My name is Jennifer, and I’m a sugarholic.
As of this writing, I have been four days clean and sober from the white stuff. However, I probably should admit that there are three Brachs Peppermint Christmas Nougats lurking in my pocket that I’m dying to have with a hot cup of coffee.
I turned to an expert for help. Cassandra Green is a certified holistic health counselor who just happens to co-own and teach at Cambio Yoga in Colorado Springs, Colo. She’s teaching a four-part “Kick Sugar to the Curb” workshop.
Letting go of sugar can be a challenge, my fellow sweet-toothed friends, but it’s a worthy battle.
“Every time you spike your blood sugar, it creates inflammation in the body, and that’s the root of all disease,” Green said. “It’s closely linked to cancer, heart disease and all degenerative diseases.”
I always observe that sugar operates as crack in my body – the more I eat, the more I want. Your body gets accustomed to having it, Green said, which instigates a large release of insulin to deal with it.
“What goes up must come down,” she said. “You go through a cycle of high blood sugar and insulin is released, then blood sugar plummets and you crave sugar again. And sugar releases dopamine. People can be addicted to it just like drugs.”
Here are her recommendations:
• Eat five mini meals a day to keep the blood sugar level steady. Make sure to consume whole foods and not processed foods, as those tend to unwind as sugar in the body, Green said. Try almonds and a piece of fruit as a midmorning snack.
Once the blood sugar is stabilized, the body is less likely to crave sugar.
• Take a multivitamin and a fish oil pill, which contain micronutrients and healthy fat. Due to the Standard American Diet (appropriately called SAD), many folks don’t get the proper nutrition their bodies require, which can lead to sugar cravings.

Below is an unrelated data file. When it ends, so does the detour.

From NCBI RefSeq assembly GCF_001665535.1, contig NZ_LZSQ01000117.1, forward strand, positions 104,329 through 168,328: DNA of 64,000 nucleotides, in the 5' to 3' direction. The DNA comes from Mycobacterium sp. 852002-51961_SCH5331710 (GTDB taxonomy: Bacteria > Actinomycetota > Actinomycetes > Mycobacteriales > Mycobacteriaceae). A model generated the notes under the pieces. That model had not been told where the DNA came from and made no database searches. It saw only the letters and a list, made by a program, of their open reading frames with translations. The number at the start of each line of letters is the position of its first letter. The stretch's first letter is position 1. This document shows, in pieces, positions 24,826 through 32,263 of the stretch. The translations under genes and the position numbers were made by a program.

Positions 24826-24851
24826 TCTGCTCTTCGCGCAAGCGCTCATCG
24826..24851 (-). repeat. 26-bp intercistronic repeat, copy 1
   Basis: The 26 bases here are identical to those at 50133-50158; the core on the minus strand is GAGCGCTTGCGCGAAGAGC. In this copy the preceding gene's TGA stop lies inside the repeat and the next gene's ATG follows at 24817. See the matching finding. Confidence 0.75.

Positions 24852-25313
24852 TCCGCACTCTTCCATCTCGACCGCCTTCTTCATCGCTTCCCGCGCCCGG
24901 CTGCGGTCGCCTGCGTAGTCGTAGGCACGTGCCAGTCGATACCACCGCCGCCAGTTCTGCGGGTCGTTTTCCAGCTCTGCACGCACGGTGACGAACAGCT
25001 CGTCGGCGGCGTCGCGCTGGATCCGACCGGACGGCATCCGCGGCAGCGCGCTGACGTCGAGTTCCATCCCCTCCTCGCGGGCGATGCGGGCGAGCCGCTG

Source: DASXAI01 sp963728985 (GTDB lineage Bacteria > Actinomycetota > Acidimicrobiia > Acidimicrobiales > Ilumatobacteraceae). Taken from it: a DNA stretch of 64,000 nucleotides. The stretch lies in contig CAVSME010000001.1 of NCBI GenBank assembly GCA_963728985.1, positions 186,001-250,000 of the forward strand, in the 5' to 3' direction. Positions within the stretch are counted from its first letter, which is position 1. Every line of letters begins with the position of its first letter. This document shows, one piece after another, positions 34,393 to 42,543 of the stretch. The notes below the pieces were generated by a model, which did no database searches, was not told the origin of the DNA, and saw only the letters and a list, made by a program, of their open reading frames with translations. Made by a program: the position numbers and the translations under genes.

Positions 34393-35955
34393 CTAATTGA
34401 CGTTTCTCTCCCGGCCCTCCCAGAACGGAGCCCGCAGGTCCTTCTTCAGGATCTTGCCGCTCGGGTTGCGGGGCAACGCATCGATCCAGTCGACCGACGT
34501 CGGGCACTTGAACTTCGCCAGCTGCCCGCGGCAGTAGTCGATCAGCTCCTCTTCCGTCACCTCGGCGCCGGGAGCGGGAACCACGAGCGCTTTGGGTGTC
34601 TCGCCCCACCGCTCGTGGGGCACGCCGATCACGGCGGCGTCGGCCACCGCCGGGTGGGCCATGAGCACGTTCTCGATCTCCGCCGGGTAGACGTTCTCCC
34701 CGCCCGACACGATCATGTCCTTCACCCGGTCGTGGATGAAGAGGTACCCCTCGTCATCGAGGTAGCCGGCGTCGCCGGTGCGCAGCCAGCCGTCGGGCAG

• Fats can help combat cravings, so have some nuts or a piece of cheese. One also can mistake hunger for thirst, so stay hydrated. Cinnamon is also a handy spice to have, as it can help control blood sugar. Green recommends a baked apple with walnuts for dessert. (I can attest that this is a delicious alternative.)
• Stick with it. By Day 5 of a sugar cleanse, the cravings will dissipate. Be wary of that cup of coffee, too, she said. Caffeine can trigger sugar cravings. (It’s like she’s reading my mind.)
“It’s psychological. We’re used to having cheesecake and a cup of coffee,” she said. “For a lot of us, the caffeine is a natural metabolism speeder, and it prompts you to have more sweets than you normally would. Caffeine and sugar go hand in hand.”
Of course, moderation in all things, right? Eat well 80 percent to 90 percent of the time, depending on your activity level, and treat yourself every once in a while.
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